2) Think Critically (Self-Analysis)
Answers to the above questions should help you to develop a vision of the legacy you want to leave behind for others. Before jumping to planning, you should consider the following questions that will help you understand where you are today and why you are where you are (see Figure)
If I don’t do anything different and my life continues ‘as is’, what will my legacy be? Will it be impactful? Positive? Negative?
Most people are more concerned about the ‘negative impact’ they leave on the next generation3. In Charles Dicken’s “Christmas Carol”, Ebenezer Scrooge and in the 1946 film, “It’s a Wonderful Life” starring James Steward as George Bailey, both main characters were blessed divine intervention that allowed them to see what their legacies would be like if life (and deaths) continued as is. Their legacy was very negative with heartache and hardship imposed upon those left behind. However, both characters were then doubly blessed with the opportunity to go back and ‘start over’ to create a more positive, impactful legacy on their families, loved ones, and community.
3. Think Reflectively
With the answer to the above question #2 in mind, ask yourself, “How did I get here? Is my behavior producing the best results or the results I wanted? What could I have done differently?
To be effective in charting a new course in life, you need to understand where you’ve come from and how it is you arrived there. We discuss this more in the ‘Behavior Change Guide’ section of the Guide to Enhancing and would refer you to that module if you want more help with this step.
4. Think Strategically
Like George Bailey or Ebenezer Scrooge, pretend you’ve been given a new lease on life and that starting today, you can begin to reshape your legacy, your contribution to loved ones around you and society at large. What would you start doing differently? Our advice is to pick a goal or limited number of goals that are attainable and consistent with what motivated you to make a legacy plan and then come back and revisit this exercise in the months to years to come. We also recommend you read or review the section on “Personal Planning” in the Guide to Enhancing so that you put the right processes in place to ensure what you do each day is contributing to the realization of your goals.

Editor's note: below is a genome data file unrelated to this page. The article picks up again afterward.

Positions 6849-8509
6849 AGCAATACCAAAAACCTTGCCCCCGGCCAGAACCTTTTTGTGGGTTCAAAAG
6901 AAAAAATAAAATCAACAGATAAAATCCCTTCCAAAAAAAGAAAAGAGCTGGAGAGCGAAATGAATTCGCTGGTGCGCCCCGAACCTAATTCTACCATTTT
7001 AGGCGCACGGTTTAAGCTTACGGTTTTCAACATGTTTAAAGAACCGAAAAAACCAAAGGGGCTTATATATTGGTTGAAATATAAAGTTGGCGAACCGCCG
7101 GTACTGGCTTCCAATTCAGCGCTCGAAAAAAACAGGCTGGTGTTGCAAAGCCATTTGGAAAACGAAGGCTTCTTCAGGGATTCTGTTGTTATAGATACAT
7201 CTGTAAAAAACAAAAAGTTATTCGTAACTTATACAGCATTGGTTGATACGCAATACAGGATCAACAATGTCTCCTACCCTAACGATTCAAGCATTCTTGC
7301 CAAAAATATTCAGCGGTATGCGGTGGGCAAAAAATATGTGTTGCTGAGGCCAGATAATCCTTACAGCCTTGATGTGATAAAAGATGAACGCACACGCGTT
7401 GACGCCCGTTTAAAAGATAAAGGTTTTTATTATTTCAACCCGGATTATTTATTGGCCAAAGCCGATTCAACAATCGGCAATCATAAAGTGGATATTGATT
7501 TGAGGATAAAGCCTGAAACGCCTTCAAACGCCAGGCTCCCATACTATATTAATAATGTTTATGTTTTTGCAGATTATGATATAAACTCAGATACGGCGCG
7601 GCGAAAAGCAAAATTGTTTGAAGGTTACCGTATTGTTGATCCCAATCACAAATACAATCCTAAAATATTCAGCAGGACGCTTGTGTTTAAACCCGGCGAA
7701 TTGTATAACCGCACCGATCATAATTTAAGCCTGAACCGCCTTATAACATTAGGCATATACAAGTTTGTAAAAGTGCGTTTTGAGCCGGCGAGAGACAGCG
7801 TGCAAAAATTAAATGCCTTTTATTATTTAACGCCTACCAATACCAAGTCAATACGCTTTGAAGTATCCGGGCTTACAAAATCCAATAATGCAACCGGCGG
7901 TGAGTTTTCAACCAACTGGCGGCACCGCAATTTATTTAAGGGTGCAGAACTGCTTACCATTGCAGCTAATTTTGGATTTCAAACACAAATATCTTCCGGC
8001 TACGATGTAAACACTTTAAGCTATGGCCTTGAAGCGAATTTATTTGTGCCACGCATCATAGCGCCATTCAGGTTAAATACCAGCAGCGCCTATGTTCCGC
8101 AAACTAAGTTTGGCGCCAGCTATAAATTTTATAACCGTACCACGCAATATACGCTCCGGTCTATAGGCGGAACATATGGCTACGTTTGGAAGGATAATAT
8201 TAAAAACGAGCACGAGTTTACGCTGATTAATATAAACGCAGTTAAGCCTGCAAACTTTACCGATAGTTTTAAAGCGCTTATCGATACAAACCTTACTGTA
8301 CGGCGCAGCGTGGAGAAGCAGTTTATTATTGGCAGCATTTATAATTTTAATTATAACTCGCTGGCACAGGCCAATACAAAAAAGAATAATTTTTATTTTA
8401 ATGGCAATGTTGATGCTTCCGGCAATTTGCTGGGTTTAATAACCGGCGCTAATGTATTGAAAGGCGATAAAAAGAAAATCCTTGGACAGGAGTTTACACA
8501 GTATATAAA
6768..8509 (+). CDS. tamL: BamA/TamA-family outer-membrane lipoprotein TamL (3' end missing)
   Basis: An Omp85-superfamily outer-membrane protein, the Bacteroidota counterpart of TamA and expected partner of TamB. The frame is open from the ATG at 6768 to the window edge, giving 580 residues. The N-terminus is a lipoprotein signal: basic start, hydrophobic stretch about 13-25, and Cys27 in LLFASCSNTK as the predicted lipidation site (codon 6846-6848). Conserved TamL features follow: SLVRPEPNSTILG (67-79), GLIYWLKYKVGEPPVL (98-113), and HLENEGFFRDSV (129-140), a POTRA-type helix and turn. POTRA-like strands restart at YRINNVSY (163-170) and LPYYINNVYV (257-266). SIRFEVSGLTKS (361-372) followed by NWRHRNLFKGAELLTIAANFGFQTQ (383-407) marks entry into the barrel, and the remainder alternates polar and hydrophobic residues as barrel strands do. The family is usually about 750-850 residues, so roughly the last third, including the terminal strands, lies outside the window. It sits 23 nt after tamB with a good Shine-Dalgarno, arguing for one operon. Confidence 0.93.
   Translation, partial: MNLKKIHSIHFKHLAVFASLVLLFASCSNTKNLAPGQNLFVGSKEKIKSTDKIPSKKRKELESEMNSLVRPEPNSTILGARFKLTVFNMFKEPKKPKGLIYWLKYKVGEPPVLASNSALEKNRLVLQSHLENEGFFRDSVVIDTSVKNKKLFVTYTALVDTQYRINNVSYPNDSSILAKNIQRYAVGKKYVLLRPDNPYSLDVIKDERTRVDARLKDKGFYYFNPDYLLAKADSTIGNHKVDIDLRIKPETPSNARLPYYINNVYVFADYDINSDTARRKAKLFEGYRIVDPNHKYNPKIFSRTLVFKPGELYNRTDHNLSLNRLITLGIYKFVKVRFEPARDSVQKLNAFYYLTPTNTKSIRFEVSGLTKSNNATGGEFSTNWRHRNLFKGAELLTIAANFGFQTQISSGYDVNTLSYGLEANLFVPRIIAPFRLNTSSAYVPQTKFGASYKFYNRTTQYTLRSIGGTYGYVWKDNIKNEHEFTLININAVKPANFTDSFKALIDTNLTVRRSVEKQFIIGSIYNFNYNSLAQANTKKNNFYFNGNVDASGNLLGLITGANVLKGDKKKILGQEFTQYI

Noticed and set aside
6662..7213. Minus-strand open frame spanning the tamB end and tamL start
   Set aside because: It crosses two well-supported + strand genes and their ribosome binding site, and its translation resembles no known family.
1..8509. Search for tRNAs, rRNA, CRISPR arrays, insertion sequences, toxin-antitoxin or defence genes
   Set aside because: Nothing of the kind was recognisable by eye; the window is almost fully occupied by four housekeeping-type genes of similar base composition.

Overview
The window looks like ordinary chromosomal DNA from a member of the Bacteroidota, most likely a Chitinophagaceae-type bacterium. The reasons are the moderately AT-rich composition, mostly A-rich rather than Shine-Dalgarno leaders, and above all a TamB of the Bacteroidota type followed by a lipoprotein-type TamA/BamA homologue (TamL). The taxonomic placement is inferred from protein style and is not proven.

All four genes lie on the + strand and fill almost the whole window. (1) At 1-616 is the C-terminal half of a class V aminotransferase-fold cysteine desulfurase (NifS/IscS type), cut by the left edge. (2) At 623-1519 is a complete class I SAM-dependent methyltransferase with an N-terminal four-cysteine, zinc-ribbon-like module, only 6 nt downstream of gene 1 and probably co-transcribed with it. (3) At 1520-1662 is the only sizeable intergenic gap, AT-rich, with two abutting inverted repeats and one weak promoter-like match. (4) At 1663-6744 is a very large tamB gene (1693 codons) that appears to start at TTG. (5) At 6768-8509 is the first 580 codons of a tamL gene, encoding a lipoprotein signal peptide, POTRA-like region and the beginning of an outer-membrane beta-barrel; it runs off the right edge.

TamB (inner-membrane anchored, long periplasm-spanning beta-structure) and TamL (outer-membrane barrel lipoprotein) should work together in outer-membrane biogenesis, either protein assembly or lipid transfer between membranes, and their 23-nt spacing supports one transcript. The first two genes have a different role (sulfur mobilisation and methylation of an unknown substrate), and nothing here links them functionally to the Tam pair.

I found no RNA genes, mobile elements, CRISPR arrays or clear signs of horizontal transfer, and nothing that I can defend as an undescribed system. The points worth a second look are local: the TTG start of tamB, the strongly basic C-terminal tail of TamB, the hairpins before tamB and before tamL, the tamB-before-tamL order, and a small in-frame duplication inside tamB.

Need More Help?
A lot of people with assets or wealth do feel like they have a personal responsibility to use their wealth to benefit our broader society.4 If this is something that might apply to you we recommend consulting experts in the legacy planning space, specifically, someone known as a gift planner. These experts can provide extensive information on what strategic charitable gift planning is, why gift giving is so important, and how professional advisors can help. If you are interested in learning more about how to get involved in gift giving, check out this organization: The Canadian Association of Gift Planners
Whether you proactively think ahead and plan ahead or not, you will be leaving a legacy behind. How will people remember you? Will it be impactful? Will it be positive or negative? Leaving a legacy relates to living a legacy. We would encourage you to invest time and energy into planning for a positive legacy for those left behind- your family, your community and society at large. As we have highlighted herein, there are tremendous benefits to you and your loved ones by planning for your legacy.
We hope we have provided the necessary knowledge, tools and resources to help you engage in legacy planning. Remember, to live well, die well, and to be remembered well by those left behind, you need to plan your legacy well!
1. Kimberly A. Wade-Benzoni, 2002: A Golden Rule Over Time: Reciprocity in Intergenerational Allocation Decisions. AMJ, 45, 1011–1028,https://doi.org/10.5465/3069327
2. Wade-Benzoni, K. A., Tost, L. P., Hernandez, M., & Larrick, R. P. (2012). It’s Only a Matter of Time: Death, Legacies, and Intergenerational Decisions. Psychological Science, 23(7), 704–709. https://doi.org/10.1177/0956797612443967
3. Wade-Benzoni, K., Sondak, H., & Galinsky, A. (2010). Leaving a Legacy: Intergenerational Allocations of Benefits and Burdens. Business Ethics Quarterly, 20(1), 7-34. doi:10.5840/beq20102013